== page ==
Bill mandates valedictorians in all districts

COLUMBUS — A state lawmaker has introduced legislation that would require school districts in Ohio to name a valedictorian and a salutatorian.

The House bill introduced by Republican state Rep. Niraj Antani, of Miamisburg, comes after Mason High School in southwestern Ohio decided that it will stop awarding those academic honors.

Many schools traditionally have bestowed the valedictorian title on the graduating student with the highest cumulative grade-point average. The salutatorian title traditionally has gone to the student with the second-highest average.

Antani says the gist of what the legislation is saying is that “academic competition is good,” The Columbus Dispatch reported.

“At the end of the day, in public education we’ve had valedictorians forever,” Antani said. “We should reward them because they’re going to be the next CEOs in Ohio, the next scientists in Ohio. They’re going to be the top achievers.”

Most Ohio high schools still name valedictorians and salutatorians, but some — typically large suburban high schools — have stopped the practice due to concerns about unhealthy competition or students forgoing rigorous coursework just to achieve an A, said Tom Ash, director of governmental relations for the Buckeye Association of School Superintendents.

Some districts bestow the valedictorian title on dozens of students who meet certain criteria. Dublin Schools in Franklin County named more than 300 valedictorians across three high schools this year — any student with a 4.1 GPA or higher.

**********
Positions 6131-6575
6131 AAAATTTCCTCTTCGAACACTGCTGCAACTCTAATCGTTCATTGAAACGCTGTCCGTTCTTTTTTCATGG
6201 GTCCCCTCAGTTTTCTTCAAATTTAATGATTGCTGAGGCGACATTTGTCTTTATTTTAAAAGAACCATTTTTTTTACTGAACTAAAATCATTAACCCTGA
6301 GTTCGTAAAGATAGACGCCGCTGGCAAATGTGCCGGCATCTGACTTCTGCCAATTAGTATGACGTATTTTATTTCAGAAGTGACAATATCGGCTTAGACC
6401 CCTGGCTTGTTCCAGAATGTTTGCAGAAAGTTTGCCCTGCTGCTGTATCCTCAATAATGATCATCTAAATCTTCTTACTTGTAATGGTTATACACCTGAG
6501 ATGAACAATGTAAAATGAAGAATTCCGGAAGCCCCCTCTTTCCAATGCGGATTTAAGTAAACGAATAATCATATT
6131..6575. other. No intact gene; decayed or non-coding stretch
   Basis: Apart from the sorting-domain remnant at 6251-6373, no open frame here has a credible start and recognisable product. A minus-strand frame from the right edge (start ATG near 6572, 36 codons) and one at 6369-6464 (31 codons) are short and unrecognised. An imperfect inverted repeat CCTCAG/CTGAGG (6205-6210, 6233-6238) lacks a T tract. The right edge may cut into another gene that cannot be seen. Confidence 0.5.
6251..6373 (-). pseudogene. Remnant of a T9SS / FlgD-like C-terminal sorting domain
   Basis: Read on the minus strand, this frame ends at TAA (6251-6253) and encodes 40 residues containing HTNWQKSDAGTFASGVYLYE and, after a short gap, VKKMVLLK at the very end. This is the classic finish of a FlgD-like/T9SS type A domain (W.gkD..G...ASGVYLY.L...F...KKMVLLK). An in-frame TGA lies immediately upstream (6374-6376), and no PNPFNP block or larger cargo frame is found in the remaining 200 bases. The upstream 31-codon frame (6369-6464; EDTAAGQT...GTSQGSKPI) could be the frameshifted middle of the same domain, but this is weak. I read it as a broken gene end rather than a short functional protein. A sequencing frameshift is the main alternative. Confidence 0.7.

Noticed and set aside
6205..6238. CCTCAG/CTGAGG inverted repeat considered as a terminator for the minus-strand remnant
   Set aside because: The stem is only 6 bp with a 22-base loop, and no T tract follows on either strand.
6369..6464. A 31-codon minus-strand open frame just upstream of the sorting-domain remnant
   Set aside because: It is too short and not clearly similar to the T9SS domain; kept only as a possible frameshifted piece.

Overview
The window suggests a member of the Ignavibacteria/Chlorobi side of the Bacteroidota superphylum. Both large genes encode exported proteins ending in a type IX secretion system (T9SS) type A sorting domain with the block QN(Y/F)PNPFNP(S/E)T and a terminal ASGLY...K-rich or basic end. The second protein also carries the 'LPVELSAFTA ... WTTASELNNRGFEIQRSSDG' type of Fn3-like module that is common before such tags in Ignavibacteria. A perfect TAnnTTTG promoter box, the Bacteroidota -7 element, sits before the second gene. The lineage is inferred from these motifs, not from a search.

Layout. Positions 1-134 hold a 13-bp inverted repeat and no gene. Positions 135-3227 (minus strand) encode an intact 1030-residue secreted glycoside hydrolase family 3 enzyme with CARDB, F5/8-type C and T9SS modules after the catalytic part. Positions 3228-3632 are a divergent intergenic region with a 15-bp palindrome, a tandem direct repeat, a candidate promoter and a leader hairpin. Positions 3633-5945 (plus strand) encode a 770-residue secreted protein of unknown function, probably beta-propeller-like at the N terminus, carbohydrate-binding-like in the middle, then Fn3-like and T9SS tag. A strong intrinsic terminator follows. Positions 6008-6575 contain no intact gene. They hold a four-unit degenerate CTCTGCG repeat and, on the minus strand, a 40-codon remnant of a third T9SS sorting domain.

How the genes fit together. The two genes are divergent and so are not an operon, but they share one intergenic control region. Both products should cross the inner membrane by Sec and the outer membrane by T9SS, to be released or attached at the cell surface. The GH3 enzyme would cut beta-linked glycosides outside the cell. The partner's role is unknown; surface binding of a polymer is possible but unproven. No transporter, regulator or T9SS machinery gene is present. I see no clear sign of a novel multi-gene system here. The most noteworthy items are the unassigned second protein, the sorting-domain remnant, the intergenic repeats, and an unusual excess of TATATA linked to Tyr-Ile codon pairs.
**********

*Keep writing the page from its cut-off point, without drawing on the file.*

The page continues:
The bill in the House would allow districts to set criteria for selecting valedictorians and salutatorians, but currently limits each district to only one award recipient in each category. Antani has said he is open to amending that to allow multiple award winners.

Some Ohio education groups have said they oppose any state bill mandating decisions they say should be made at the local level.

Individual school districts and those at the local level are in the best position to decide what is in the best interest of their students and their communities,” said Will Schwartz, an Ohio School Boards Association lobbyist.

Over time, class rank has dropped significantly as a factor in college application reviews, according to David Hawkins, executive director for educational content and policy for the National Association for College Admission Counseling.

About 27% of colleges the group surveyed in 2017 said class rank was of “no importance” when admitting freshmen. Respondents gave higher priority to grades, strength of curriculum, admission-test scores, essays and recommendations from teachers and counselors.

High schools gradually have moved away from class ranking and honoring just one student, with many preferring to simply recognize students who have performed above a certain level, similarly to colleges, Hawkins said.

Jack Conrath, senior lecturer of educational administration at Ohio State University, said debate on the issue of valedictorians and salutatorians is one of cultural preference based on limited research.

“Most people knee-jerk based on their own cultures and beliefs,” said Conrath.


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